In 1992, Darrick Smith graduated from high school. In that same year, his hometown of Oakland had 175 homicides.
Above: Darrick Smith, Photo by Anastasiia Sapon
At that time, the social problems in his city were making international headlines. The Associated Press ran a story entitled, “1992: Bloodiest Year in Oakland History.”

By then, Smith had already made up his mind to do something about this grim statistic. In his sophomore year, he dedicated his attention to exploring solutions to the bloodshed and desperation that had plagued what he calls his “beautiful and powerful city.”

“I was losing classmates and seeing a lot of violence,” he said.

Smith made good on his promise to himself and to his hometown. After graduating from UC Santa Cruz, he moved back to Oakland, created a youth development program at his old high school, then spent more than a decade implementing and overseeing it.

Smith went on to work as the co-principal of the June Jordan School for Equity, a small public high school in San Francisco’s Excelsior neighborhood.

These days, he is spending his time grooming future school administrators, immersing them in culturally responsive discipline practices, critical pedagogy, transformative school leadership skills, and social justice issues. His classes are especially designed for people studying to become school principals.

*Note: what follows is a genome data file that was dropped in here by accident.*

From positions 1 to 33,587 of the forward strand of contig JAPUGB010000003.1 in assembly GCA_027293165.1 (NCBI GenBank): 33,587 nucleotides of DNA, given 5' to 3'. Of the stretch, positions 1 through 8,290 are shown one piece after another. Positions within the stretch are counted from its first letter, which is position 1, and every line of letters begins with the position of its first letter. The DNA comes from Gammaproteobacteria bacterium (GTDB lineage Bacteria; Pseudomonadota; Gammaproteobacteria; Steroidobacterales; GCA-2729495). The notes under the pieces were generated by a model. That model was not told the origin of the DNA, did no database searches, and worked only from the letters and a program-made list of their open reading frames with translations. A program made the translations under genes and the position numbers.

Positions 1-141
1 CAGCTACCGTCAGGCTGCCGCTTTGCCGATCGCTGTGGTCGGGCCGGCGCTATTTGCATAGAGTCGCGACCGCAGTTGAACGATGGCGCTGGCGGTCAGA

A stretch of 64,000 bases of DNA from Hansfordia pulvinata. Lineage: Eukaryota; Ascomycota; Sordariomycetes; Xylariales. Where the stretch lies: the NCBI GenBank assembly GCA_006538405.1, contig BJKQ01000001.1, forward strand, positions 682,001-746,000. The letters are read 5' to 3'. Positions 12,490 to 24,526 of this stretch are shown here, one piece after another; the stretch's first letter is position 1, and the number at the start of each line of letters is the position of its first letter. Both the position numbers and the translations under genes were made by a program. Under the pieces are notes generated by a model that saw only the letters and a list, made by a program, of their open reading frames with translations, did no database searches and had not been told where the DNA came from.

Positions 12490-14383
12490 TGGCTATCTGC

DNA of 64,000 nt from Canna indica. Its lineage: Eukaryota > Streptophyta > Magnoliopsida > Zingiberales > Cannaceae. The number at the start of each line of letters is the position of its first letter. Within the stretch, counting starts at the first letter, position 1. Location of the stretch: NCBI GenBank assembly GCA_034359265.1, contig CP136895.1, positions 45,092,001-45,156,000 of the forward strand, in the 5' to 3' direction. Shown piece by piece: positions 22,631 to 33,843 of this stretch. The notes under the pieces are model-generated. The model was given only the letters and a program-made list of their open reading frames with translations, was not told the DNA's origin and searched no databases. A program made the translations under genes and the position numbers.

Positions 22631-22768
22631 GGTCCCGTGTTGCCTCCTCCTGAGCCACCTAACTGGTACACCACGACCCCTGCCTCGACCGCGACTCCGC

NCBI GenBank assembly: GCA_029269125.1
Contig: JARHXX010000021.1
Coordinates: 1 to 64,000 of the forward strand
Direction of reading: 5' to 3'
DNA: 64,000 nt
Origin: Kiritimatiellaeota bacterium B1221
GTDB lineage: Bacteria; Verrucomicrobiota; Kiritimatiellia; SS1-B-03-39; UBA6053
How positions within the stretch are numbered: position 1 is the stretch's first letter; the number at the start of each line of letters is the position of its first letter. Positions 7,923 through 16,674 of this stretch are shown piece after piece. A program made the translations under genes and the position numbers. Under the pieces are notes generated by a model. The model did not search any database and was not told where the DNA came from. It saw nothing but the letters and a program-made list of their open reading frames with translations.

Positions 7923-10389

He is currently an assistant professor of educational leadership at the University of San Francisco, which hired him to help revamp a 50-year-old school leadership program and teach graduate students in the areas of transformational leadership and social justice. He wants his students to grow into leaders who will challenge social ills through their work in schools.

“We are preparing principals to address how people are humanized or dehumanized through the school experience,” he said.

Smith, as a first-generation college student, felt a pressure to thrive. That pressure—much of it internal—gave him a tight focus for his time at UC Santa Cruz.

“There’s a narrative that you go to college to find yourself and explore. For many of us, that’s not the case,” Smith said.

In his time on campus, and in the years since he graduated, Smith was determined to give back to his community. “We’re on a mission,” he said. “We’ve got a job to do.”

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